The last time this unity in celebration among Palestinians everywhere was seen on this scale was when the now famous Palestinians singer Mohammed Assaf won Arab Idol back in 2013. Assaf and al-Hroub share not only being winners but also originating from Palestinian refugee camps in Gaza and the West Bank respectively. Both grew up under Israel’s military occupation and witnessed its violence first hand.

Assaf almost missed the opportunity to audition for the Arab Idol programme due to the siege on Gaza. Following his win, Assaf was named a goodwill ambassador for peace by the United Nations Relief and Works Agency for Palestine Refugees (UNRWA). Palestinian President Mahmood Abbas also named him ambassador of culture and arts.

Al-Hroub’s work which led to her global award demonstrates that despite the extremely difficult conditions under which Palestinians grow up, there is a determination to excel in their lines of work and to seek non-violent means to contribute to the development of their society. Al-Hroub’s approach to dealing with children that have either experienced violence themselves or witnessed it first hand – as her own children had – is detailed in her book We Play to Learn.

It is reported that the trigger for her work was her children’s experience of a shooting incident. The work led to her developing interventions to help children cope with their experiences and to say “no to violence”. Al-Hroub believes in “developing trusting, respectful, honest and affectionate relationships with her students and emphasises the importance of literacy. She encourages her students to work together, pays close attention to individual needs and rewards positive behaviour.”

Her biography confirms that her approach has “led to a decline in violent behaviour in schools where this is usually a frequent occurrence; she has inspired her colleagues to review the way they teach, their classroom management strategies and the sanctions they use.”

The struggle for normality

It was rather timely that the announcement of al-Hroub’s award was made as the strike by Palestinian teachers came to an end. Both brought joy to the beleaguered Palestinian people battling to live anything like a normal life free from Israeli violence, restrictions on movement, ever expanding settlements and settler violence.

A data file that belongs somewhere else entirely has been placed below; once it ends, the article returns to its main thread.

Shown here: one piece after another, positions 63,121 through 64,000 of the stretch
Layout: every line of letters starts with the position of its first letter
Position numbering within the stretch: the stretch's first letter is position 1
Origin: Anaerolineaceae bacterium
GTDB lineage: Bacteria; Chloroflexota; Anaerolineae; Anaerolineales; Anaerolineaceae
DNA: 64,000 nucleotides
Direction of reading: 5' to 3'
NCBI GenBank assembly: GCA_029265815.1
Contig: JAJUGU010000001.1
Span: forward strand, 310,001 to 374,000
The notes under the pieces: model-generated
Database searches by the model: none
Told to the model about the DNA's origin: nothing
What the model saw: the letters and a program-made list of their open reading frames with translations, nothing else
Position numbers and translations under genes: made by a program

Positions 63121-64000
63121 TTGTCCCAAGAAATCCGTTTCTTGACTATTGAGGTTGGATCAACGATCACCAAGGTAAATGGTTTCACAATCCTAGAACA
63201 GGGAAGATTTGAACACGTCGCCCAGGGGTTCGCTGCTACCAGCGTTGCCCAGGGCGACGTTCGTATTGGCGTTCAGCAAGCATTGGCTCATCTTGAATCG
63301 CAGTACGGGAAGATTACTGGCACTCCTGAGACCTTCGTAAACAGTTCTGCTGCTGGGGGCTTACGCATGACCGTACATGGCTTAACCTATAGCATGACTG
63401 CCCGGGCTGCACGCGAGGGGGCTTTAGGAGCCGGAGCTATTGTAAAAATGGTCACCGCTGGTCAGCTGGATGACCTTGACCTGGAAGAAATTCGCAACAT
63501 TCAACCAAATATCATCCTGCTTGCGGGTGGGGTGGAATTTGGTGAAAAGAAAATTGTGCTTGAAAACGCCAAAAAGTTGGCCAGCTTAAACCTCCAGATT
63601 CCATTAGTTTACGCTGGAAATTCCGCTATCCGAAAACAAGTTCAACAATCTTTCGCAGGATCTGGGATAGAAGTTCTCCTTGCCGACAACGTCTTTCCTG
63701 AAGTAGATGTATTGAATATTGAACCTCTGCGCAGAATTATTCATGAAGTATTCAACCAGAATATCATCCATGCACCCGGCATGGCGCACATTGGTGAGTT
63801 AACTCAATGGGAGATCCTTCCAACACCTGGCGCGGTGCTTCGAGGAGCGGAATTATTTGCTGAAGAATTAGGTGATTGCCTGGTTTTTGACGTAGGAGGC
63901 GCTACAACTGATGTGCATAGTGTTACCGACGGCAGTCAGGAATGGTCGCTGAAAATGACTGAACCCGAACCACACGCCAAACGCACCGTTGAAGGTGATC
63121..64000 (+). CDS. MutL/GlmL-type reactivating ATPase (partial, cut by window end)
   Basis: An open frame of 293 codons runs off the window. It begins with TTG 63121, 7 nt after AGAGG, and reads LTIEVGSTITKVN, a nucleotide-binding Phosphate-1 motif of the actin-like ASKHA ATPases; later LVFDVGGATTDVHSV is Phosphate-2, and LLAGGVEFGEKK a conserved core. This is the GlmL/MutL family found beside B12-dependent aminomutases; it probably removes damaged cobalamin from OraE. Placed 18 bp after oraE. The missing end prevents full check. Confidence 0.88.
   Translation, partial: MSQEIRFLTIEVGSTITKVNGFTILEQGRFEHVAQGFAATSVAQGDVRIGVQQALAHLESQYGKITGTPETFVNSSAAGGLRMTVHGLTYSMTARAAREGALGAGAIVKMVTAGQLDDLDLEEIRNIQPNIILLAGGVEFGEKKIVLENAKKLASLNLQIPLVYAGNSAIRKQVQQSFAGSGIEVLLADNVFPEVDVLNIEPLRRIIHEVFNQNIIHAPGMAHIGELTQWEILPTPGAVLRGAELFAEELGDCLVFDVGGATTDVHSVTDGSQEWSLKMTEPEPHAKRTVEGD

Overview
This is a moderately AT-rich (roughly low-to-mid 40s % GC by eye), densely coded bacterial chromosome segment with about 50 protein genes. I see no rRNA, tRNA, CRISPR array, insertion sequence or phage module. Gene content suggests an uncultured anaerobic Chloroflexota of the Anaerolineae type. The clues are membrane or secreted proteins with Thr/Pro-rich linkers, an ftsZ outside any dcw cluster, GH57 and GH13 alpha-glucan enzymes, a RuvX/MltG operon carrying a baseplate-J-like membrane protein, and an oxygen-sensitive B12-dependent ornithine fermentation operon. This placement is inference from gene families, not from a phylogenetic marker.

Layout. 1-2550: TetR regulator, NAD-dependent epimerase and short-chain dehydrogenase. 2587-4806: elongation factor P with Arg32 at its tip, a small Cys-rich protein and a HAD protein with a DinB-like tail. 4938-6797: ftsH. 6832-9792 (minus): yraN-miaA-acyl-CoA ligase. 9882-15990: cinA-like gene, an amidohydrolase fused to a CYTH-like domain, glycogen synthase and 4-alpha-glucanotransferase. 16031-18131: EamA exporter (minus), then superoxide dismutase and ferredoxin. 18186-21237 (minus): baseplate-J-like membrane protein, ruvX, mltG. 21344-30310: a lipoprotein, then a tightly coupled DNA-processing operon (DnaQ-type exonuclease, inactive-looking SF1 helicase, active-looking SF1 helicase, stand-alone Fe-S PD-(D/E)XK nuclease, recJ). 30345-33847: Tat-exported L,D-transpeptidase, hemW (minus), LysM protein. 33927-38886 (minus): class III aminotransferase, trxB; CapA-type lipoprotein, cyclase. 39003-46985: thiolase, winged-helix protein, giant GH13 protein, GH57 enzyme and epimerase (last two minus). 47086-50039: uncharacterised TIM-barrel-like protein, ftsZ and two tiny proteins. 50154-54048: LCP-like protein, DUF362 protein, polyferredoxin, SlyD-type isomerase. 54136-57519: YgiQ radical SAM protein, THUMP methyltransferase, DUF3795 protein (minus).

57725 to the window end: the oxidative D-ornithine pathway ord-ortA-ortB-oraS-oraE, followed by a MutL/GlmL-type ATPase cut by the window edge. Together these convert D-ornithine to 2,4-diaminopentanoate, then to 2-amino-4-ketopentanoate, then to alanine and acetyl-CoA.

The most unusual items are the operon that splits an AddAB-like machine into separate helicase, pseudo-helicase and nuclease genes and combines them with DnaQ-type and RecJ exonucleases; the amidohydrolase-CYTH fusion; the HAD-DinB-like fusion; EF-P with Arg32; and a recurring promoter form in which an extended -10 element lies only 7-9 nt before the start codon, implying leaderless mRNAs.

Teachers and children wake up in the morning with the uncertainty and the insecurity of not knowing whether this is to be a normal day, whether they will be able to make it to school and in some cases whether their school will be there when they get to it.

The recent example of the demolition of the Abu-Nawwar Primary School in occupied Jerusalem is but one example of the trauma Israeli policies inflict on children. Other examples include the daily terror that children face from illegal settlers on the school walk in parts of Hebron, which necessitate accompaniment by international volunteers. The IDF has also been known to fire gas canisters in the direction of children on their way to school and into schools. A recent report accused Israeli soldiers tossing astun grenade into another school in the West Bank.

In Gaza, children have seen friends die next to them in school under fire from Israeli soldiers and during the major wars on the strip, including that in 2014, witnessed deaths of relatives, loved ones and friends. However, despite this and the regular “study by candle light” due to the lack of electricity and abject poverty as a result of the siege, the resilience of the children and their teachers is admirable.

They continue to pursue the highest levels of education both at home and, when permitted, abroad and continue to excel. In 2013 14-year-old Palestine refugee Areej El Madhoun, a student at UNRWA’s school in Jabalia camp, received the first prize in in the Intelligent Mental-Arithmetic Competition, held in Malaysia every two years.

It was rather ironic that in the audience that saw al-Hroub receive her award in Dubai was the former Middle East Envoy and former British Prime Minister Tony Blair, a man known for coining the phrase “Education, education, education” to indicate that this would be a key priority for his government. It is rather sad that his tenure as envoy saw the situation for Palestinians, especially children, worsen rather than improve.